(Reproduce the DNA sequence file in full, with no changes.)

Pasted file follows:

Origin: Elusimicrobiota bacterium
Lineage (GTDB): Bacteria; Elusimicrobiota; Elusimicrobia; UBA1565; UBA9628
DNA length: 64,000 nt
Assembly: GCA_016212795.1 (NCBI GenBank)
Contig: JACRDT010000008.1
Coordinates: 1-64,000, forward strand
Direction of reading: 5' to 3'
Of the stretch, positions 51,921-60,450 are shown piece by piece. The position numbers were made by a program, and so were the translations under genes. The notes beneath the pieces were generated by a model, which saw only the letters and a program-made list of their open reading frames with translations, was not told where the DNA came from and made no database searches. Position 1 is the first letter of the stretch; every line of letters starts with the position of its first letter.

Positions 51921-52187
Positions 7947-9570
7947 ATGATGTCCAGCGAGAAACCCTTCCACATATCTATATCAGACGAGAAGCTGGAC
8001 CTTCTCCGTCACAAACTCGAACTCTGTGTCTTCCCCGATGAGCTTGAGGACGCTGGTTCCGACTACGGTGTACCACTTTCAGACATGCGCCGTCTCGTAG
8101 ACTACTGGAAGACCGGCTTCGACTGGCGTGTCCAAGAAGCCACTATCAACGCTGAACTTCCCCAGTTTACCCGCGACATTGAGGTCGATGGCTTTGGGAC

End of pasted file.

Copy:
Origin: Elusimicrobiota bacterium
Lineage (GTDB): Bacteria; Elusimicrobiota; Elusimicrobia; UBA1565; UBA9628
DNA length: 64,000 nt
Assembly: GCA_016212795.1 (NCBI GenBank)
Contig: JACRDT010000008.1
Coordinates: 1-64,000, forward strand
Direction of reading: 5' to 3'
Of the stretch, positions 51,921-60,450 are shown piece by piece. The position numbers were made by a program, and so were the translations under genes. The notes beneath the pieces were generated by a model, which saw only the letters and a program-made list of their open reading frames with translations, was not told where the DNA came from and made no database searches. Position 1 is the first letter of the stretch; every line of letters starts with the position of its first letter.

Positions 51921-52187
Positions 7947-9570
7947 ATGATGTCCAGCGAGAAACCCTTCCACATATCTATATCAGACGAGAAGCTGGAC
8001 CTTCTCCGTCACAAACTCGAACTCTGTGTCTTCCCCGATGAGCTTGAGGACGCTGGTTCCGACTACGGTGTACCACTTTCAGACATGCGCCGTCTCGTAG
8101 ACTACTGGAAGACCGGCTTCGACTGGCGTGTCCAAGAAGCCACTATCAACGCTGAACTTCCCCAGTTTACCCGCGACATTGAGGTCGATGGCTTTGGGAC